Security firm warns of outdated software

Outdated and untested software used to run the Internet address system has undermined online security, an Australian company warns.

Jim Hu Staff Writer, CNET News.com
Jim Hu
covers home broadband services and the Net's portal giants.
Jim Hu
4 min read
Outdated and untested software used to run the Internet address system has undermined online security, an Australian company is warning.

Sydney-based DeMorgan said 30 percent of the computers controlling the ".com" domain name system (DNS)--including several of the highest-level root servers--are vulnerable to "denial of service" and other

Gartner analyst John Pescatore says the domain name system (DNS) is the 411 of the Internet, translating domain names into network addresses that computers understand.

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attacks because they are running software that is outdated or was never meant for commercial release. Such attacks, which overwhelm a server with bogus requests for information, recently crippled several large e-commerce sites.

The security firm released the widely disputed study last week, finding that just 20 percent of DNS servers in Australia have installed the recommended DNS server software, which received a substantial security upgrade in November. The firm also concluded that as many as 75 percent of DNS servers worldwide have failed to install the upgrade.

Louis Touton, general counsel for the Internet Corp. for Assigned Names and Numbers (ICANN), the agency with ultimate responsibility for the security of DNS, acknowledged some trouble spots. But he said the problems mostly affect remote areas of the Internet and insisted that the core DNS root servers are safe.

"At the root level, security is very robust," Touton said.

Root servers act as control switches on the Internet, taking requests from one domain and showing it how to reach addresses in another. Without them, Net surfers would be unable to reach destination sites.

DeMorgan's charges come as DNS security problems have taken on a higher profile.

Just this month, the Net's technical standards body, the Internet Engineering Task Force (IETF), published new specifications governing DNS servers, including new security protocols. Late last year, a key Internet security agency issued an advisory identifying six security holes in DNS server software known as Berkeley Internet Name Domain (BIND).

The Internet Software Consortium (ISC), the open-source development group behind the software, has since recommended on its Web site that all DNS administrators install a BIND upgrade for "security reasons."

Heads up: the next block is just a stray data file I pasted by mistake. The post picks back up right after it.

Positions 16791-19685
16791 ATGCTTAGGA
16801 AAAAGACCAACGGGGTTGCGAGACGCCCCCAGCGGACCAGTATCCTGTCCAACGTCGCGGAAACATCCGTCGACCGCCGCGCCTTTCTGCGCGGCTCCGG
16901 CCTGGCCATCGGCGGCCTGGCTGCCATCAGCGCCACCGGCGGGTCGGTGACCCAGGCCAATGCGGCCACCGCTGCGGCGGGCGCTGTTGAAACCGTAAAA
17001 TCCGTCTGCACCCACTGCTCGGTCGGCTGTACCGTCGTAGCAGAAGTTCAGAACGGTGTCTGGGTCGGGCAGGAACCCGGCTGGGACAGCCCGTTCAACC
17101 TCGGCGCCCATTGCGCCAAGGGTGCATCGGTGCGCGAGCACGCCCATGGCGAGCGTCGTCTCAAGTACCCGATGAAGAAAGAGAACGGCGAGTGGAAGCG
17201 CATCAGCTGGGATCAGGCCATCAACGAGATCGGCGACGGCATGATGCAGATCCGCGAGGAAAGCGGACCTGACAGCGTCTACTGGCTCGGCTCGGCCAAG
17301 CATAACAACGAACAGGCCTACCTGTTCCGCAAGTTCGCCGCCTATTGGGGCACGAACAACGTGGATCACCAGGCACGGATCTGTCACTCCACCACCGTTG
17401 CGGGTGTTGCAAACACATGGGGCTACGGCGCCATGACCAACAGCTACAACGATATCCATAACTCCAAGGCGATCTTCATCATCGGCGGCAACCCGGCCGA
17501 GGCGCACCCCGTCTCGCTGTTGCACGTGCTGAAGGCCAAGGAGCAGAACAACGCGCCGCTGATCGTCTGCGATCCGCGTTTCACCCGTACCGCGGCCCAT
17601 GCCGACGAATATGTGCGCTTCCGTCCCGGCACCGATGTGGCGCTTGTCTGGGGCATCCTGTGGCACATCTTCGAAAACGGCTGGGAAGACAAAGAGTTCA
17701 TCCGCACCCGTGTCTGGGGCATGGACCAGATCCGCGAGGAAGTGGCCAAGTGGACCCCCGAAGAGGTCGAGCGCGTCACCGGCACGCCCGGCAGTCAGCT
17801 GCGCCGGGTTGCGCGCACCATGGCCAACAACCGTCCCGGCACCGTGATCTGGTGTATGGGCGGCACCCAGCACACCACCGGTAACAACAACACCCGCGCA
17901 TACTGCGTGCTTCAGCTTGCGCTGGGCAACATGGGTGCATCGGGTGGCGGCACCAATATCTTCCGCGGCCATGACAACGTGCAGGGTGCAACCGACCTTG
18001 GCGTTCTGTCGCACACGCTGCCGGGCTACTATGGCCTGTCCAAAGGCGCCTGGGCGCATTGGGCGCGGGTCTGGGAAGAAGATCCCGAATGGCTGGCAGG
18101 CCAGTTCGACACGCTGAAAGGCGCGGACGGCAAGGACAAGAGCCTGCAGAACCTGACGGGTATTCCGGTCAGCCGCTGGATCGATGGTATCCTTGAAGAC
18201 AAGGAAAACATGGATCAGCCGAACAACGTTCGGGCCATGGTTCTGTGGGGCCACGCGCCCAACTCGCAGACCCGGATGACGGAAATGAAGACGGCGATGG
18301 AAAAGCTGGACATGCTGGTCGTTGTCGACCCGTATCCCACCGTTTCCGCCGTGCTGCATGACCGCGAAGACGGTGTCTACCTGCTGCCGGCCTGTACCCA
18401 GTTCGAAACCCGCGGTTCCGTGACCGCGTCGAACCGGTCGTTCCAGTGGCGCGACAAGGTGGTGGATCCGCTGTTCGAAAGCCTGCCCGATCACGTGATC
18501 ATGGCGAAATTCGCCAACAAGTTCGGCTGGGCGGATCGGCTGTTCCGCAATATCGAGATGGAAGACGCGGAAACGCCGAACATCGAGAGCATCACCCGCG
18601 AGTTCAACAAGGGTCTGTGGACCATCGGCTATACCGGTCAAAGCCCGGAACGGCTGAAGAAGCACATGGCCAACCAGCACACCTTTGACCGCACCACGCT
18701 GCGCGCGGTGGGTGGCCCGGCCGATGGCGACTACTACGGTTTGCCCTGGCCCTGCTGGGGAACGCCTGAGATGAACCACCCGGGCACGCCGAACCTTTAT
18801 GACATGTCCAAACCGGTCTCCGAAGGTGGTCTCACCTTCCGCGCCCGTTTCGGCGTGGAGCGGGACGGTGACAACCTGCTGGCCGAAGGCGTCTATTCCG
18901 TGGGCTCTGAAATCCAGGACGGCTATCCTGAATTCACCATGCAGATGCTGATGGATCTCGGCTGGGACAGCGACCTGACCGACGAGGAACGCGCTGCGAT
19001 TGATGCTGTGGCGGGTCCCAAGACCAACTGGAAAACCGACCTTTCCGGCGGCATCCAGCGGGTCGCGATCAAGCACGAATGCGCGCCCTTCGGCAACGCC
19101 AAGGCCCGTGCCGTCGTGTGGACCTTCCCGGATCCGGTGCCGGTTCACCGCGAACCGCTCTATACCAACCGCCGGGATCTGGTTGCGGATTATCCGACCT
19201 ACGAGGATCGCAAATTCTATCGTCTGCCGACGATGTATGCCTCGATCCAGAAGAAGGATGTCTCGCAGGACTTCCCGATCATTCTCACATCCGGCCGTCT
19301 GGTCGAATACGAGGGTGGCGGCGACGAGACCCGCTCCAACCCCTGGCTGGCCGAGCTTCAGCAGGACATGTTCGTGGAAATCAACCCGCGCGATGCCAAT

According to DeMorgan, the uncomfortably large percentage of DNS administrators who have failed to do so raises fresh questions about security benchmarks and oversight for the DNS.

ICANN's Touton said the DeMorgan study was flawed.

"DeMorgan wouldn't know what version of software is being used," he said. "A computer search might turn up a version number, but it would not show what patches have been installed...I think concerns over this are overblown."

Touton added that ICANN and the 13 root-server adminstrators have been working together in a Cooperative Research and Development Association (CRADA) to set basic technical improvements and establish funding streams to move the voluntary group to a stronger footing. He said basic guidelines are expected within the next six months.

Is it really that bad?
DeMorgan chief information How a denial of service attack worksofficer Craig Wright said one of the highest-level root servers--".com" root server A, administered by Network Solutions (NSI)--could allow hostile intruders to compromise the system.

"Some of the codes are vulnerable to either a root compromise or DDoS (distributed denial of service) attacks," Wright said. "These are mission-critical servers that control the Internet. There seems to be no control to make sure people actually update their patching."

NSI spokesman Brian O'Shaughnessy said the company is aware that domain name servers in general are vulnerable to attacks through BIND. He also said that root server A is not running the most current version of BIND but noted that it has all the latest security patches.

The company will upgrade to a more recent version of BIND only after extensive testing for the software's stability, O'Shaughnessy said. NSI must focus on its domain name registration services and on testing new versions of BIND.

"Network Solutions has too much responsibility riding on the operations of the registry unit," he said. "We only put in patches once we are able to prove that the extensive tests demonstrate the software is stable."

The root server A is the top-level domain server that functions

Jim Hu
News.com staff writer
Discussing the importance of DNS security.
as a traffic controller for ".com," ".net," ".org" and all 244 country codes to find one another. Root server A has 12 "slave machines" below it in the hierarchy that are located around the world and administered by separate organizations.

The ISC recommends the use of version 8.2.2 patch level 5.

Nevertheless, Wright said root servers E and F are running a new version of BIND--version 8.2.3 (T5B)--described by developers as a prerelease.

Touton said that ISC--which runs the F root server--is working hard to release a new BIND version 9, and it would be a mistake to assume that there are serious security problems with the earlier beta.

While Touton agreed there are outstanding security issues, he said most problems in the DNS are far removed from the core functions.

"This is a hierarchical system, and there are leaves on the tree that are running BIND version 4 in some out-of-the-way places," he said. "A decentralized system is not always up to the highest standard across the board."